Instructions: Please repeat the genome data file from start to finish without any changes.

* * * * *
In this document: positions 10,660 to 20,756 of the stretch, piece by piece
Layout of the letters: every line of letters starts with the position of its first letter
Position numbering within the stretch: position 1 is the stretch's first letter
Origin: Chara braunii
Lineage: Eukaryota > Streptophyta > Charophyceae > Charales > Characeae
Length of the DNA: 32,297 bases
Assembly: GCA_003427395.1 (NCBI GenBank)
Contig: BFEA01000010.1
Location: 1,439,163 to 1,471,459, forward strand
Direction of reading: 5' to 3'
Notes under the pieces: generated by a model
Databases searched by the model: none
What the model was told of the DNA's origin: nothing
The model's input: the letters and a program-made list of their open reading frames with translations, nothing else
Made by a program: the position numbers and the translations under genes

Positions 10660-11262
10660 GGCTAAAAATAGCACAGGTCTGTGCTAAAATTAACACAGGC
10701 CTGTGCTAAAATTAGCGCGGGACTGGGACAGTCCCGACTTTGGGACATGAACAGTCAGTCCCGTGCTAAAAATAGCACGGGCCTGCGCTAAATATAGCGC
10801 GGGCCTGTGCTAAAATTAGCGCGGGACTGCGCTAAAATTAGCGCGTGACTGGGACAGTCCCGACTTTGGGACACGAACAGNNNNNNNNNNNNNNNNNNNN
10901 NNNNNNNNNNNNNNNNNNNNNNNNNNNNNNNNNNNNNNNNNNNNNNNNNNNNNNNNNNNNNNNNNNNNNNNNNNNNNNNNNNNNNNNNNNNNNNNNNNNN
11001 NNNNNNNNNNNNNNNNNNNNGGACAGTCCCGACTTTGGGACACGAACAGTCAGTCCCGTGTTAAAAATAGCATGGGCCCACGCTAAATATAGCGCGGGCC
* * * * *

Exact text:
In this document: positions 10,660 to 20,756 of the stretch, piece by piece
Layout of the letters: every line of letters starts with the position of its first letter
Position numbering within the stretch: position 1 is the stretch's first letter
Origin: Chara braunii
Lineage: Eukaryota > Streptophyta > Charophyceae > Charales > Characeae
Length of the DNA: 32,297 bases
Assembly: GCA_003427395.1 (NCBI GenBank)
Contig: BFEA01000010.1
Location: 1,439,163 to 1,471,459, forward strand
Direction of reading: 5' to 3'
Notes under the pieces: generated by a model
Databases searched by the model: none
What the model was told of the DNA's origin: nothing
The model's input: the letters and a program-made list of their open reading frames with translations, nothing else
Made by a program: the position numbers and the translations under genes

Positions 10660-11262
10660 GGCTAAAAATAGCACAGGTCTGTGCTAAAATTAACACAGGC
10701 CTGTGCTAAAATTAGCGCGGGACTGGGACAGTCCCGACTTTGGGACATGAACAGTCAGTCCCGTGCTAAAAATAGCACGGGCCTGCGCTAAATATAGCGC
10801 GGGCCTGTGCTAAAATTAGCGCGGGACTGCGCTAAAATTAGCGCGTGACTGGGACAGTCCCGACTTTGGGACACGAACAGNNNNNNNNNNNNNNNNNNNN
10901 NNNNNNNNNNNNNNNNNNNNNNNNNNNNNNNNNNNNNNNNNNNNNNNNNNNNNNNNNNNNNNNNNNNNNNNNNNNNNNNNNNNNNNNNNNNNNNNNNNNN
11001 NNNNNNNNNNNNNNNNNNNNGGACAGTCCCGACTTTGGGACACGAACAGTCAGTCCCGTGTTAAAAATAGCATGGGCCCACGCTAAATATAGCGCGGGCC